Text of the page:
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Wildlife Protection

Keeping It Simple: Easy Ways to Help Wildlife Along Roads

Featured Project

Bridge nest boxes replace lost peregrine-falcon habitat

Adult peregrine falcon on the James River Bridge

Conservation students from the College of William and Mary worked with the Virginia Department of Transportation to place peregrine-falcon boxes on eight bridges throughout the state: Norris Bridge (Whitestone); Coleman Bridge (Yorktown); Benjamin Harrison Bridge (Prince George); Varina-Enon Bridge (Henrico County); Godwin Bridge (Suffolk); James River Bridge (Newport News); and Berkley and West Norfolk Bridges (Norfolk/Portsmouth). The lucky birds that have lost homes elsewhere now have safe havens in which to raise their chicks. The boxes have been highly successful. In the spring of 2003, 11 chicks hatched from mated falcons in four bridge nests, and the trend continues. The chicks have also been successfully relocated to their natural habitat.

Laura Southard, (804) 786-6458 or Laura.Southard@VDOT.Virginia.gov



Picture of various animals

Doing the right thing - simply

"Keeping it simple" is more than a concept. It's a commitment.

It means using simple solutions when simple solutions will work.

It involves going beyond "compliance" to identify easy ways of helping wildlife and fish.

It means doing the right thing just because it's the right thing to do and because one has an opportunity to do it.

"We can build bat roosts in pre-fab bridge concrete or extend the right-of-way fence to create elkproof fencing," says April Marchese, Director of FHWA's Office of Natural and Human Environment. "Simple measures like these link habitats, reduce roadkill, and save taxpayer dollars."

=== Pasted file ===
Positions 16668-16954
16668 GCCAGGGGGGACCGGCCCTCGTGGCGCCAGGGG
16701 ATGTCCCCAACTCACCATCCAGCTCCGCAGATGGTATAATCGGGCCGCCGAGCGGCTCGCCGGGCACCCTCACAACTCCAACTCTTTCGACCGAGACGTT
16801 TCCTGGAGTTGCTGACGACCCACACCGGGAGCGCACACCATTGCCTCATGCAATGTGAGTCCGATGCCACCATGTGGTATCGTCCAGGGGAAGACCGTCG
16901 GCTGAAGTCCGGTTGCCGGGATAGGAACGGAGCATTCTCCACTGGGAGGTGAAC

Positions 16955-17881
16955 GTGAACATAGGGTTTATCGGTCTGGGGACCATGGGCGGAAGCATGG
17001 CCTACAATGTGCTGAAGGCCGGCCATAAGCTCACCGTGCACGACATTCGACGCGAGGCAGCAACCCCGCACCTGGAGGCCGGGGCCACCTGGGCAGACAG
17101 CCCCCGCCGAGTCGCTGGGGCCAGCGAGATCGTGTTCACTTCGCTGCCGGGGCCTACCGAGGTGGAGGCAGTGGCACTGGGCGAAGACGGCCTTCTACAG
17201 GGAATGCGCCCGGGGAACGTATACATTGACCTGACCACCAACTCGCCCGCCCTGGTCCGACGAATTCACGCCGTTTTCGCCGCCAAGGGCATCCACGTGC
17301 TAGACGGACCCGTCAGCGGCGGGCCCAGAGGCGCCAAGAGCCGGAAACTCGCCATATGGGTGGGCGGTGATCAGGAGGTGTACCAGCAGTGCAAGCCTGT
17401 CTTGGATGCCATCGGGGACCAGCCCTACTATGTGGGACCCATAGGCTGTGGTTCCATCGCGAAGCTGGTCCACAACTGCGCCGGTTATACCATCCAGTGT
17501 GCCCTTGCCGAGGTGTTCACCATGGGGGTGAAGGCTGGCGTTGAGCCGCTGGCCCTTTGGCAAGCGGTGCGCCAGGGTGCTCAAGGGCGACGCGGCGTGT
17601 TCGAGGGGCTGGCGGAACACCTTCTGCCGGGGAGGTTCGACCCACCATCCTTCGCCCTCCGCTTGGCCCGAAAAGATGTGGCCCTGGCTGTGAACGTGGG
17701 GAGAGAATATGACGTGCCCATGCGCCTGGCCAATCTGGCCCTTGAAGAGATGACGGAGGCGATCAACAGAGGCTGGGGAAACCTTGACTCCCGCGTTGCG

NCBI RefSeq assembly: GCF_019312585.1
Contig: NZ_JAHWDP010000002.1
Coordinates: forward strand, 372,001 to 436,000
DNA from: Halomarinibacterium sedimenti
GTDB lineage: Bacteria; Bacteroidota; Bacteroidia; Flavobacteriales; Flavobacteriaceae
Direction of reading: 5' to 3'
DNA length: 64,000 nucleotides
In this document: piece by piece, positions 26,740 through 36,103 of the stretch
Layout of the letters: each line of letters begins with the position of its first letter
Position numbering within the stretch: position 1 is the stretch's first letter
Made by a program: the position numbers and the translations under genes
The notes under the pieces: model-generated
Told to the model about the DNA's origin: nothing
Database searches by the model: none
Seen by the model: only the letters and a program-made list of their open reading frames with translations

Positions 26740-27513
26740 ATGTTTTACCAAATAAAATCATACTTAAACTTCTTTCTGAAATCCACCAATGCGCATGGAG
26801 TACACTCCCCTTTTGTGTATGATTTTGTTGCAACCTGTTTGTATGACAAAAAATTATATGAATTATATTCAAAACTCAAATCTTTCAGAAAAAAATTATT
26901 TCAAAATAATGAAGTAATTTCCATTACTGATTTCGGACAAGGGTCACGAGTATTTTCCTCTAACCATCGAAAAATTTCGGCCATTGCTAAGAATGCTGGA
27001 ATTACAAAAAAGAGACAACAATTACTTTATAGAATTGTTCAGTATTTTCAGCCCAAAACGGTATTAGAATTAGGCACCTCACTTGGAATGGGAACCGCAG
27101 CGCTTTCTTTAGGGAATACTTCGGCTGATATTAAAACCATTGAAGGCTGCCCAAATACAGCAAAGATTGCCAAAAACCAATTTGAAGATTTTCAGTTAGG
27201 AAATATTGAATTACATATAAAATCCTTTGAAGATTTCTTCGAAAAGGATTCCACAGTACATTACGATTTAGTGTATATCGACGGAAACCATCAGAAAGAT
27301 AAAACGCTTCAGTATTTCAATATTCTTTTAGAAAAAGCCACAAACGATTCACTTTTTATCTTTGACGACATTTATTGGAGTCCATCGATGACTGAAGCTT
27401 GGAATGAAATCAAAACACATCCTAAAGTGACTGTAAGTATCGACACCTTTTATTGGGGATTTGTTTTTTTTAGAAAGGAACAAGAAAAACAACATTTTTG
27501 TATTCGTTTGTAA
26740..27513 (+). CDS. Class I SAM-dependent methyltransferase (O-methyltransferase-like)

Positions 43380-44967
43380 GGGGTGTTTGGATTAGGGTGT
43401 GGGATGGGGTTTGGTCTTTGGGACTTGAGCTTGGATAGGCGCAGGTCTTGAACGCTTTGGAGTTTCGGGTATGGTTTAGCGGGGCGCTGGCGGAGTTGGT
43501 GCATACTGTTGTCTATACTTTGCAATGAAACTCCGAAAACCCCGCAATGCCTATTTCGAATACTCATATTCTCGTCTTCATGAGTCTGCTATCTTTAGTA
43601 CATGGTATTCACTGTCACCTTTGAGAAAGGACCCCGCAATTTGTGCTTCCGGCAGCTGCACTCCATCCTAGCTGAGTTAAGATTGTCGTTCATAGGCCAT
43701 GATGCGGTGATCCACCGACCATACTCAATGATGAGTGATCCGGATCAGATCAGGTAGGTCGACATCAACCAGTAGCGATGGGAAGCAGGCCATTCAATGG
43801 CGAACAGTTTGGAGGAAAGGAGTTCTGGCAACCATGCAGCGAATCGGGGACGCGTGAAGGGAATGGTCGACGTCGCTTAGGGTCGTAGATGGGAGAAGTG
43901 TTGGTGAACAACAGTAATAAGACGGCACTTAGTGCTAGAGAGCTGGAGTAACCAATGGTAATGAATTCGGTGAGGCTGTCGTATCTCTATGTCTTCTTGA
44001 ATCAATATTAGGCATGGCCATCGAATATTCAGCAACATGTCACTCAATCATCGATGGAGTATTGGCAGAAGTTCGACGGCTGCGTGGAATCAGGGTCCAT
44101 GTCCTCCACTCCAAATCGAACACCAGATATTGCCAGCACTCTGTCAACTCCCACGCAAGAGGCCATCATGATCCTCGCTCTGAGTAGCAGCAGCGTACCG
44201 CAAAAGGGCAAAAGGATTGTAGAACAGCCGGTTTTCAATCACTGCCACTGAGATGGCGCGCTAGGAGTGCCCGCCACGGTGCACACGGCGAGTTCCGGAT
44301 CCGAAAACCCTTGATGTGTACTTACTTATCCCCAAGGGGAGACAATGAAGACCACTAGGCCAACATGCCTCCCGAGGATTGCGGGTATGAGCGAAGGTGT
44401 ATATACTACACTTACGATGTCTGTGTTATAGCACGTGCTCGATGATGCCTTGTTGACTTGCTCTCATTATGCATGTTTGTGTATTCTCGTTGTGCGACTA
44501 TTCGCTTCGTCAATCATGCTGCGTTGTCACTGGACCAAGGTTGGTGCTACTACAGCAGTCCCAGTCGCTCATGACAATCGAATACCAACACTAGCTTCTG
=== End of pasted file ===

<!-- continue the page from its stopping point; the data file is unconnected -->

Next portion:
This website highlights more than 100 simple, successful projects from all 50 states and beyond. Each is "easy." Most are low- or no-cost. All benefit wildlife, fish, or their habitats.

Many projects were completed only once - to protect specific species in specific environmental conditions. Others have been repeated numerous times and have become "routine."

Some projects are undertaken regularly because research has proven them effective. Others are new innovations, "best practices," or state-of-the-art strategies.

Some projects - for example, modifying mowing cycles and installing oversized culverts in streams - are common to a large number of states. Others represent a simple solution to a site-specific environmental challenge.

We invite you to explore them all. We encourage you to find out for yourselves, through this website, how transportation professionals are working with others to do the right thing for wildlife and--wherever possible--to do it "simply."

Updated: 12/12/2012
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